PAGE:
Presenter Bios

Elizabeth Cartier is a Doctoral Candidate in the Department of Hospitality and Tourism Management at UMass-Amherst. Her research interests include: host/tourist behavior, tourism culture, and critical aspects of power and control. She is currently working on her dissertation, an ethnography focusing on tourism’s socio-cultural impact on a mountain ski community.

Rod Warnick, Ph.D.; is a professor of Hospitality and Tourism Management at the UMass- Amherst and has taught and conducted research there for the last 33 years. His research areas include consumer behavior issues on travel, tourism and recreation in addition to recent work on economic impacts of large regional events. His works have been published in the Journal of Travel Research; Journal of Recreation and Park Administration and Marketing; Event Management; and Journal of Hospitality and Tourism Research. He has received teaching and outreach research service awards over the past 33 years of service to the University and surrounding communities and has co-authored, Massachusetts Outdoors: For Our Common Good and Recreation Trends and Markets: The 21st Century.

Tiffany Jungyoung Shin, fourth year Ph.D. Candidate in the hospitality and tourism management department, Isenberg School of Management at UMass Amherst. Her research interests are in consumer moral value judgment, brand management, and food innovation.

Erfan Rezvani, first year PhD student in Hospitality and Tourism Management at UMASS. He has a bachelor and master’s degree in industrial engineering. Also, he has a master’s degree in Hospitality Business Management from University of Delaware. His research interests expand from medical tourism to service marketing.

Abstract

Propositions for Examining the Seasonality Construct in Tourism Settings

Abstract

The purpose of this conceptual study is to further develop our understanding of the seasonality construct as a predictor of tourist behavior. This study aims to explain and organize the tourism seasonality literature for a more thorough interpretation; examine how seasonality impacts consumer decision making focusing on the use of inbound and outbound marketing; and establish measurement tools that can help link seasonal destination consumer needs with actual behavior and internet search behavior. The contribution of this study is several thoroughly developed propositions to be used as a guide in further seasonality literature focusing on the measurement of the seasonality construct, specifically the tools to be utilized in seasonality empirical research; the types of seasonality as connected to traveler decision-making; the relationship between traveler search behavior, actual behavior, and seasonal changes; and the organization of seasonal terms in relation to seasonal activity.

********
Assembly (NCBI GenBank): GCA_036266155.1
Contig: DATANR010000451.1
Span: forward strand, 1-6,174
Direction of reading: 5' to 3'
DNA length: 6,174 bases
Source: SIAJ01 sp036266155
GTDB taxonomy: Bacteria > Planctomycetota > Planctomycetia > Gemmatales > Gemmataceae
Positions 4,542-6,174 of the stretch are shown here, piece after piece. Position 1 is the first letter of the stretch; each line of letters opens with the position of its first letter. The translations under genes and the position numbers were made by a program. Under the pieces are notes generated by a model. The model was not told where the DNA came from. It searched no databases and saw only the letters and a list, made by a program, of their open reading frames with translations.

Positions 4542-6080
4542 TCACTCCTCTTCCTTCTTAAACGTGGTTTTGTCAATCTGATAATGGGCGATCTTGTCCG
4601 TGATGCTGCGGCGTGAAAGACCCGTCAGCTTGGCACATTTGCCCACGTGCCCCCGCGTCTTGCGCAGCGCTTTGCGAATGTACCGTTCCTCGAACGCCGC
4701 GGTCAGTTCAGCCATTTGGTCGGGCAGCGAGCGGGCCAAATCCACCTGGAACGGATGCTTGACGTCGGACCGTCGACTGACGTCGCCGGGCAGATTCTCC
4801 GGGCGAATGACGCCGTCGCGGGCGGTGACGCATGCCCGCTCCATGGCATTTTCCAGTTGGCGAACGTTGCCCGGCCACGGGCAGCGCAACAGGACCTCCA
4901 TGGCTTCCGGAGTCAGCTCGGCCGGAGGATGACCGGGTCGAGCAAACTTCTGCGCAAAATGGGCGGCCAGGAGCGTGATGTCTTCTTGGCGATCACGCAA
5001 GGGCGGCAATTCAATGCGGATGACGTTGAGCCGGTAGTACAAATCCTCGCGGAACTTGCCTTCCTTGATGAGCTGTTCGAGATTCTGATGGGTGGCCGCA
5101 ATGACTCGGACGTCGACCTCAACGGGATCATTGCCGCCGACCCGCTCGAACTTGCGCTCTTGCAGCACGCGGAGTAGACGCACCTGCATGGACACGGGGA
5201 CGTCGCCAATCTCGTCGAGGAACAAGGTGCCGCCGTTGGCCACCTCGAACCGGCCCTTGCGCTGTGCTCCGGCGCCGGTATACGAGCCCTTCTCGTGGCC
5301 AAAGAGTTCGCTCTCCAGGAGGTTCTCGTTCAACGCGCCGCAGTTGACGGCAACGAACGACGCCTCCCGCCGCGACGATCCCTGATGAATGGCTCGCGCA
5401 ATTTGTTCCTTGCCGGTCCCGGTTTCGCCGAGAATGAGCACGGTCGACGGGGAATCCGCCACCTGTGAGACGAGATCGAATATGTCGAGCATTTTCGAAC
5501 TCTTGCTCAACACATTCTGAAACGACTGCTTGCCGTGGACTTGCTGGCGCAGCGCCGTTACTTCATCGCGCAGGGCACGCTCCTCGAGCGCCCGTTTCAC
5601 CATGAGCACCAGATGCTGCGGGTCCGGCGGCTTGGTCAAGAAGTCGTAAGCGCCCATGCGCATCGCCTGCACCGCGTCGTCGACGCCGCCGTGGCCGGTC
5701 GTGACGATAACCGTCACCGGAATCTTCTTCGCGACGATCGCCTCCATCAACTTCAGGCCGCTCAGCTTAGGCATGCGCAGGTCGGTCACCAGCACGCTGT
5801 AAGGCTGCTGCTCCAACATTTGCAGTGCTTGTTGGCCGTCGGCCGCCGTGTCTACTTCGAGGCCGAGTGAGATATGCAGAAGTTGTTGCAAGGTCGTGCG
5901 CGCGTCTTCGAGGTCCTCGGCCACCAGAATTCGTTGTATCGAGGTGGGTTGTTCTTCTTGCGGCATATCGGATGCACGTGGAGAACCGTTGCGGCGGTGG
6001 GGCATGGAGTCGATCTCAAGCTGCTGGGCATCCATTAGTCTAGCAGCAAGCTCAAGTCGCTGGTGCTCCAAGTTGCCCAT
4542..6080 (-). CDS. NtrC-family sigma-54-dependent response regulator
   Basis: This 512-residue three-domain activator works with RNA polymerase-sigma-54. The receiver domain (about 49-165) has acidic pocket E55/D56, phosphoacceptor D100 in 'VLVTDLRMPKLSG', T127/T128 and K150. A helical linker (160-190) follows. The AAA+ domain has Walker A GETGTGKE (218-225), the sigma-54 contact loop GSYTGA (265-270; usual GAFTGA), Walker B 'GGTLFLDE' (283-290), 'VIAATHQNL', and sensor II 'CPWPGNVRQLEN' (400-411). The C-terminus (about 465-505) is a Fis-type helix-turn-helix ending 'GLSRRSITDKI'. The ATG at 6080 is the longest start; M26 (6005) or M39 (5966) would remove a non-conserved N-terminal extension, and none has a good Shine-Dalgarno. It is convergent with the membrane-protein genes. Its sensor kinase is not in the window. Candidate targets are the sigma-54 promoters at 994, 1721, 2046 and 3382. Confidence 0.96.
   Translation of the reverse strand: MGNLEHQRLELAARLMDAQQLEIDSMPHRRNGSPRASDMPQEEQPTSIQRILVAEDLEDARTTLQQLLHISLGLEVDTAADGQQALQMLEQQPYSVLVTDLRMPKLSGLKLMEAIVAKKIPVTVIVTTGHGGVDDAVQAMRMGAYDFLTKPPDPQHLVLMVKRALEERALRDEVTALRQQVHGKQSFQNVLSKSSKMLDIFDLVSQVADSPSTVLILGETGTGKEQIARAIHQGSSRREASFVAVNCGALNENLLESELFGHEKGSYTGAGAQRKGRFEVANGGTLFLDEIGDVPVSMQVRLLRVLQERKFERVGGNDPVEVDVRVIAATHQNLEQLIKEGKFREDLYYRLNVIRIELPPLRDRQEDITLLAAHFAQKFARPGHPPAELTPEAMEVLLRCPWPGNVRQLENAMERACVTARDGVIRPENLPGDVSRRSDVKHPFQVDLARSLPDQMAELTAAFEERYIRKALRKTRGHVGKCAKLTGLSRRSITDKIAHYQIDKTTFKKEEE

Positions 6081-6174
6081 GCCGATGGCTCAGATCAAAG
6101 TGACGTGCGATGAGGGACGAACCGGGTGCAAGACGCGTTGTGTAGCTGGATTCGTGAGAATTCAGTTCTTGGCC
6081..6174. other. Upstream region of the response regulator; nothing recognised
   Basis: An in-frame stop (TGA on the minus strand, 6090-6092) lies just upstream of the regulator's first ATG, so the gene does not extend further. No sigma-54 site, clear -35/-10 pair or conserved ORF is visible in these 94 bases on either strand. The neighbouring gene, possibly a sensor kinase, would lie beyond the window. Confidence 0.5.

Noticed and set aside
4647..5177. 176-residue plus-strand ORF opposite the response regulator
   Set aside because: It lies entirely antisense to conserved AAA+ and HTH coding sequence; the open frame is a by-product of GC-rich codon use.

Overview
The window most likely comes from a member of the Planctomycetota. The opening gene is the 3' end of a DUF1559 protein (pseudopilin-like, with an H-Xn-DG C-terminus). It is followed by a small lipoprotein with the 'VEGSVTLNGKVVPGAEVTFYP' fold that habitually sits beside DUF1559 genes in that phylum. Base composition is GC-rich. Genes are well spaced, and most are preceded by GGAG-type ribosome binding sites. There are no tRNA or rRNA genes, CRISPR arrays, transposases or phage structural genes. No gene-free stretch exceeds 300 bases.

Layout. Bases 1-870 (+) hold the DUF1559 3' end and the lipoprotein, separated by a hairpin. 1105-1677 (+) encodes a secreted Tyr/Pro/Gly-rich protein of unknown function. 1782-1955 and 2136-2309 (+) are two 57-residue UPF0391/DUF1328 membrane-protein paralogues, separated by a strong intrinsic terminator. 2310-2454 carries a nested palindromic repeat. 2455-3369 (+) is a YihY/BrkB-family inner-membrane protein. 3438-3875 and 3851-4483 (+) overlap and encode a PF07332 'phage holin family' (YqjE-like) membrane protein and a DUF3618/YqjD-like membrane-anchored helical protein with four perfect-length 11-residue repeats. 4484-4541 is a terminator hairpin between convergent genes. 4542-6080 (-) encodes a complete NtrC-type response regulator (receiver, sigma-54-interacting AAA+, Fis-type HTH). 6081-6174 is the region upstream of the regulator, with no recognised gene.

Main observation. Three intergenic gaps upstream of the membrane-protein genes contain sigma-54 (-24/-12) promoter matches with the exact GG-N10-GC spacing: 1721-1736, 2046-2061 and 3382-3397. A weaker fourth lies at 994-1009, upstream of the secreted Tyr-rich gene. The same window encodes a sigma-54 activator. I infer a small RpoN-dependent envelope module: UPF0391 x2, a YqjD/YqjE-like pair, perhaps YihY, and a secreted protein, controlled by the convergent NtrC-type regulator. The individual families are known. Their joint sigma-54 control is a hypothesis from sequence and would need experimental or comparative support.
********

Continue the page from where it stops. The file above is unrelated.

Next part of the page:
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Propositions for Examining the Seasonality Construct in Tourism Settings

Propositions for Examining the Seasonality Construct in Tourism Settings

Abstract

The purpose of this conceptual study is to further develop our understanding of the seasonality construct as a predictor of tourist behavior. This study aims to explain and organize the tourism seasonality literature for a more thorough interpretation; examine how seasonality impacts consumer decision making focusing on the use of inbound and outbound marketing; and establish measurement tools that can help link seasonal destination consumer needs with actual behavior and internet search behavior. The contribution of this study is several thoroughly developed propositions to be used as a guide in further seasonality literature focusing on the measurement of the seasonality construct, specifically the tools to be utilized in seasonality empirical research; the types of seasonality as connected to traveler decision-making; the relationship between traveler search behavior, actual behavior, and seasonal changes; and the organization of seasonal terms in relation to seasonal activity.